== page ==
There is a tremendous amount of innovation in content and social media marketing these days, and this can be both a blessing and a curse; a blessing because of the wealth of technology coming onto the market; a curse, because navigating the field and picking the best solutions can be a challenge. E.g., I am sure most have had the experience of jumping eagerly into a new project – one that takes us out of our comfort zones, and requires new tools – only to get frustrated by the range of options. Or, just when we think we have it down with our tool set, we hear about goofy sounding startups that are supposed to offer a silver bullet and just have to be checked out. It is a wonder anyone has time to do real work (I mean the fun stuff, like crafting content, planning campaigns, and working the social channels); after all, who knew that marketing would demand such tech chops when we signed on? It’s a veritable arms race of tech– and while this can be a boon for some founders and VCs, it can tie CMOs and their teams up in knots. Some say that the CMO’s tech budget will surpass the CIO’s. While I wrote in Content Marketing Moment of Zen that it is a mistake to get too attached to technology, let’s face it, you do need technology to do your job. Let me say it another way: all things being equal, the marketing teams that have and master the best tech tools will win (however, I still believe that creativity and top notch content trump tech). So, I thought that it would be helpful to provide tips on how to navigate the tech landscape: i.e., that explains how to select the best tools and put them to work; and sought the help of a recognized expert in the field for advice on this. Flexing the Tech – A Conversation with CMI’s Robert Rose In Content Marketing: Clearing up the Confusion, I wrote about the challenges of defining content marketing, and also discussed the differences between content and social media marketing. I thought that a good topic for a follow-up post would be to list the toolsets needed to support content vs. social media marketing. I sought Content Marketing Institute’s (CMI’s) Joe Pulizzi’s advice on this, and he put me in touch with Robert Rose, who leads CMI’s end user client consulting practice. The timing was good, as they are working on a series of four reports on technology (the first one will be out next month, and will provide an overview of 15 vendors). Robert and I had a phone conversation followed up by emails, and in the course of our discussions it occurred to me that the broader topic of technology adoption might be even more interesting. He offered a very elegant answer to some of the confusion about content vs. social media marketing, helped me understand how the tool sets differ, and also addressed the questions about tech proliferation and adoption. Q: Can you please comment on the state of tech in content marketing? We are often asked by clients about this, VCs are interested too. It is a time of rapid growth and change. Some of the enterprise software vendors have failed to keep up, and those that are keeping up are usually doing so through acquisitions. The overall trend is that there is lots of disruptive technology in overlapping areas. E.g., you have the managing and optimizing content part, and then tools that answer the question: “How am I doing?” Many of the lines that separate these are starting to blur – where vendors feel they need to put all manner of analytics into their systems to give the client insight into performance, but are then overlapping with all the other analytics tools that the client may be using. You also have content collaboration (these help with workflows), and also content management and optimization. Q: How do content marketing tools differ from those needed for social media marketing? The functionality between the two can be similar – but the easiest explanation is to look at it as long form vs. short form content. The tools for social media management are just for managing multiple social channels. You can look at social tech as anything that can be managed through an API, and that connects to the social platforms like LinkedIn, Twitter, Facebook, etc. They provide easy and centralized interfaces for teams to manage conversations With content marketing technology, it is more about managing long form content, and publishing across those channels. It is about persistent, multi-format content versus quick, conversational updates. With social it is about creating, scheduling and measuring; Hootsuite is a great example. Social tools go from pro-sumer (e.g., HootSuite and TweetDeck) to enterprise (e.g., Salesforce, Adobe, and Sprinklr). Content marketing technology, on the other hand, often is tied to demand generation and lead nurturing, i.e. creating content that supports the sales process. The basis of managing the process is in Web content management – and then, as we move to the “how are we doing” part, you get into marketing automation. This is why you see big CMS companies offering up more marketing automation type features, and why you see smaller CMS solutions focused so heavily on making it easier to manage multiple channels. The nexus of the two is social publishing, which is now really table stakes for any solution ranging from simple CMS on up to enterprise-scale systems. There are different tools for metrics for both sides For social metrics, these include everything from showing how you are doing on a channel to multi-channel metrics. With social platforms, the social teams are generally measured on engagement. With content marketing, the metrics generally tie back to CRM and marketing automation systems, and tell a story in terms of sales and leads. Q: Are we any closer to the closed loop marketing Holy Grail? That is one of the biggest challenges; it is there, but the loops are now much smaller, more iterative, and how tightly closed can be a subjective measure. Q: Isn’t there any meaningful Integration between content and social media marketing systems? And is it a game of best-of-breed, point solutions versus suites? We talk about the “appification of marketing”, that is, the emergence of many point solutions that solve specific problems. Many of these solutions do indeed play well with others – but, in many ways content management across different channels is today’s “media buy”. In other words, as a marketer, my need to change quickly and flexibly is much more important than my need to integrate into the larger institution. If a particular channel (a social platform, or a blog, etc.) becomes ineffective – I need to be able to unplug as quickly as it went up. So, the need for that particular piece of technology can disappear or re-appear fluidly. Unfortunately, right now many enterprise apps are not built this way. In order to launch a new content channel, or collaborative workflow, or method of measurement/management is still a big, unwieldy process requiring lots of technical assistance. So, many marketing organizations are simply routing around the institution – and deploying the new, disruptive technology. This is why you’re seeing so many point solutions right now. But, at some point, this is going to get solved. The pendulum will swing back. They will eventually come together. Q: So where does this leave us? How does the average social media and content marketing manager who is laboring in the trenches deal with “tool creep?” I think the biggest mistake that marketing teams make when buying technology is that they buy based on “best result” rather than on what best facilitates the process. It’s kind of like if I have a tree I need to cut down. I go look at my options and I could buy a handsaw, hire a service to do it, rent a two-person tree saw, or buy a giant chainsaw… If I compare those based on an Excel spreadsheet “best ROI”, I might determine that the chainsaw is the fastest, best way to cut down a tree. But if I don’t have any knowledge of how to use the chainsaw, I might cut my arm off. And, even if I don’t, I may have spent way more than I needed for the *one* tree I needed to cut down, and now the chain saw sits unused. Instead, marketers need to take a step back and ask themselves what it is that we are really trying to accomplish – and what’s the best tool for us to facilitate our process. They should ask if their existing tools will do what they need, and if not – what are the required processes that will need to be made easier with a tool in order to deliver that ability to change? Q: Is there a methodology that you can suggest for whittling the list down? How do you pick the right “horse” to bet on? I think the key is that instead of developing the “wish list” and throwing it over the wall to IT or a technical consultant to pick a technology – it’s again understanding what your needs are. So, I recommend that marketers truly sit down and (with technology people in the room) and take the time to walk through what and how they need to accomplish. Develop a philosophy of how technology will be used in the organization. Then, use that philosophy to develop a set of business requirements for any technology you’re considering – and make sure that they are prioritized. Then (and only then) do the technical requirements get developed. The right “horse” is not necessarily the one with the shiniest features or customers most like you. The right horse is the one that can demonstrate that your use case (the one you developed in the business requirements) can be facilitated the best with their technology. Q: Are there a few tried and true “go to” solutions? Do you need to constantly reevaluate these as others come on the market? It’s tiered I think. So – I like to think of foundational technology (e.g. your CMS, CRM, Data Management, etc…) where I’m going to spend a lot of time, make a solid investment and be loathe to change it. At an enterprise level, this might be your WCMS, or your CRM, or your PIM. For SMBs this might be your blogging platform or inbound marketing solution. Then, I have technology at a business process level that feeds into my foundational level, where I can switch it out as I occasionally re-visit my marketing strategy, or, when new market conditions pull me in a different direction. They might be social channel management, or content curation solutions. Then, finally, I have a top layer of technology. I’m always re-evaluating, constantly trying new things, seeing if it works, and experimenting. Those pieces can eventually inform changes to the other two tiers. Every business will have unique candidates for those levels. But the key is that even if you buy a suite of these tools from one vendor, you should still be able to turn on and/or off the features/function that make sense to you as you need them.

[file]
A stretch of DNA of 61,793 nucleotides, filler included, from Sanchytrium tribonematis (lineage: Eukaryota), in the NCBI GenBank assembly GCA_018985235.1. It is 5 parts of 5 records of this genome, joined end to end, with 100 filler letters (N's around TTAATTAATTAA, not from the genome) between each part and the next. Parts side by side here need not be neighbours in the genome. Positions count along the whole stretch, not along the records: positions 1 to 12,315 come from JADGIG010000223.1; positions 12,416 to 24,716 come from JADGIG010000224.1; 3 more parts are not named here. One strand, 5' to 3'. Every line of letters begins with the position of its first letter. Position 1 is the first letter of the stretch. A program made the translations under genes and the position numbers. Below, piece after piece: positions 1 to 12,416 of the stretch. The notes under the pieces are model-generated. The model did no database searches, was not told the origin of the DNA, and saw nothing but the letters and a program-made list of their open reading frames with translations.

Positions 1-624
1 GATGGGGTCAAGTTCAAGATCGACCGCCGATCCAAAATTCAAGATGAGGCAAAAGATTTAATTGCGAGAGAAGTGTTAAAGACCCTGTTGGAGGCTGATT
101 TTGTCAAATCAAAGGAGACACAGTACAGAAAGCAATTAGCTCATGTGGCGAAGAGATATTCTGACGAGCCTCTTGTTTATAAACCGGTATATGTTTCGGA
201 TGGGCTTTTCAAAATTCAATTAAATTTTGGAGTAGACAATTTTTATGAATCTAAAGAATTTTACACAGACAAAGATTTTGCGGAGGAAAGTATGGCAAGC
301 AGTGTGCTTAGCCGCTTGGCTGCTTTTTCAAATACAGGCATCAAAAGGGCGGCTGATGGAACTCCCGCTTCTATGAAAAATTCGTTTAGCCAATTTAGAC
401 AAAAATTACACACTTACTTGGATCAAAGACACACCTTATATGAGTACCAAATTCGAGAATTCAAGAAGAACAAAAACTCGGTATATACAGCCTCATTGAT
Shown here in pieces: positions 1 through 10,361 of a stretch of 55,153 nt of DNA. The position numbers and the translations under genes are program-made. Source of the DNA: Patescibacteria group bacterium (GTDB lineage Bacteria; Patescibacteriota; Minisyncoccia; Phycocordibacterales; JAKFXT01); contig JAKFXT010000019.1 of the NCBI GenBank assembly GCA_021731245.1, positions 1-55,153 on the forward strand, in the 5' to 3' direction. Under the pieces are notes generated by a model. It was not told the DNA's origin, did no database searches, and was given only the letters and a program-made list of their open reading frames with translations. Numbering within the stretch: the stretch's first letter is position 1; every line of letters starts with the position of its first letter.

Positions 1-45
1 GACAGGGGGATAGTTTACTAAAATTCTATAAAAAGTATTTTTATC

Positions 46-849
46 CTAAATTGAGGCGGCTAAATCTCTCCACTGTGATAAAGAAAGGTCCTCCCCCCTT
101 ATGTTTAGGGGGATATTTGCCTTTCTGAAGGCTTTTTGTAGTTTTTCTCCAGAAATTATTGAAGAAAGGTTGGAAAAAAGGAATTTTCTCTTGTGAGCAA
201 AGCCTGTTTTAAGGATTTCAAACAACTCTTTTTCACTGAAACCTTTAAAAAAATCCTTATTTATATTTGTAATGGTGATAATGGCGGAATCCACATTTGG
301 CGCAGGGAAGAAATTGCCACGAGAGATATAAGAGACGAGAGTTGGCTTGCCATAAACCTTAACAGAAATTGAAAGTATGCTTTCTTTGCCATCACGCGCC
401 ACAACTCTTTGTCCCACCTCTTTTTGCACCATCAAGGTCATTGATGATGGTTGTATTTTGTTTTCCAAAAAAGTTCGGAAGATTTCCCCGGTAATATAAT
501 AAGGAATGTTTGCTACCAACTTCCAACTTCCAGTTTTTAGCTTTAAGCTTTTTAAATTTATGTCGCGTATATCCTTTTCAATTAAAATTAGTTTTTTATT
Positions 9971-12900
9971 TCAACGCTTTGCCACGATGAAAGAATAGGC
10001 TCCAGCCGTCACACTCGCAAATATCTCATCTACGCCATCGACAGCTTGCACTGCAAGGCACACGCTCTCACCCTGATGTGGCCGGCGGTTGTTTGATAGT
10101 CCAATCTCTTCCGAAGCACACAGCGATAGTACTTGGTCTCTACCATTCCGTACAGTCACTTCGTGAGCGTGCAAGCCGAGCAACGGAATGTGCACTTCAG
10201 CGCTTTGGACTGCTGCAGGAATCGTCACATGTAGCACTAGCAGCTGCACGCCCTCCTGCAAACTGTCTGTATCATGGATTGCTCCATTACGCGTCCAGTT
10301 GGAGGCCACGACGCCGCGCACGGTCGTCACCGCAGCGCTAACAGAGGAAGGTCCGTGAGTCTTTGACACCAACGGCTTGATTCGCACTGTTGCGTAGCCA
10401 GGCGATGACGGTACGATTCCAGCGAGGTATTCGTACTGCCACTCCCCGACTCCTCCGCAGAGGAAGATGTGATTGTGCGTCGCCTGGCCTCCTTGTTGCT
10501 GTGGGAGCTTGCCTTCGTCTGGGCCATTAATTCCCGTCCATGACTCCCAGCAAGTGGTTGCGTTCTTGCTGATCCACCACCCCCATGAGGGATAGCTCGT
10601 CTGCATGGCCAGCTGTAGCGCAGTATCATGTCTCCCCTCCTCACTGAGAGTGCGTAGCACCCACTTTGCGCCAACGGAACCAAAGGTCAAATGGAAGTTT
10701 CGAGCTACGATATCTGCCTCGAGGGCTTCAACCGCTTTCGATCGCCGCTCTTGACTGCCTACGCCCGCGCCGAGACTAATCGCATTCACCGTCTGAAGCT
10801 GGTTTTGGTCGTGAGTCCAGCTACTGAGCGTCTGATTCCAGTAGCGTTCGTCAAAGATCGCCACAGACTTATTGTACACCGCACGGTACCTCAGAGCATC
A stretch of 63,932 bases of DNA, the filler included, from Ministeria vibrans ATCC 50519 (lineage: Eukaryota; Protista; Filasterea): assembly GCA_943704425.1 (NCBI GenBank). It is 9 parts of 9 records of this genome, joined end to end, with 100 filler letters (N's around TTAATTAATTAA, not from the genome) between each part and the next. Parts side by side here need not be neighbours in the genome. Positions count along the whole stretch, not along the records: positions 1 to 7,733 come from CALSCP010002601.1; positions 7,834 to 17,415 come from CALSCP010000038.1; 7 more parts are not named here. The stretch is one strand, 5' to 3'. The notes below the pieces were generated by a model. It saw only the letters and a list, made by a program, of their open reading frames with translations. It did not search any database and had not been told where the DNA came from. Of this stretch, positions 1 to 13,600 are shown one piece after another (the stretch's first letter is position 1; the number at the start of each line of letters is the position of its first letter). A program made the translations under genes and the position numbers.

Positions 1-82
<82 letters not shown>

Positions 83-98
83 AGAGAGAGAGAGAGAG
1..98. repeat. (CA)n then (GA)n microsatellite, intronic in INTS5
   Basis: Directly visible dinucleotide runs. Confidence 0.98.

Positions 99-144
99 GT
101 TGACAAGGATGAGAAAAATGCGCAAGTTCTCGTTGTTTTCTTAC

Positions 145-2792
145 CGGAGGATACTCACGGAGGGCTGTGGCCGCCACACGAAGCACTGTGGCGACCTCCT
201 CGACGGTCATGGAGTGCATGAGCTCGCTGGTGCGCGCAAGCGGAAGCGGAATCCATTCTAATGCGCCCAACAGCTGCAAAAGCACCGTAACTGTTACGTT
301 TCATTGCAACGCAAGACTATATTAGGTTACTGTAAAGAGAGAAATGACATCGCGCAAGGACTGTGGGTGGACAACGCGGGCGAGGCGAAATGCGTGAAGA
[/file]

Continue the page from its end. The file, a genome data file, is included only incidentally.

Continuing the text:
About Bob Geller
This monthly Content Marketing and Social Media column is contributed by Bob Geller. Bob is president of Fusion PR, and has a background that combines a solid grounding in technology with a 25 year record of success in sales, marketing, and public relations. Bob joined Fusion in 2000, and has helped build it into a leading independent tech PR agency. He has led client teams that have achieved outstanding results in areas ranging from enterprise tech, to telecom, online, CE, financial and clean tech. Bob also helped launch Social Fluency, a subsidiary of Fusion that develops dynamic social media practices which are integrated with traditional PR efforts. Bob has provided critical commentary to publications such as CMO Magazine, PR Week, PR News, and Bulldog Reporter. He created and manages the influential blog Flack’s Revenge, and has contributed to Cision Navigator, Ragan’s PR Daily, and Handshake 2.0, among others. +Bob Geller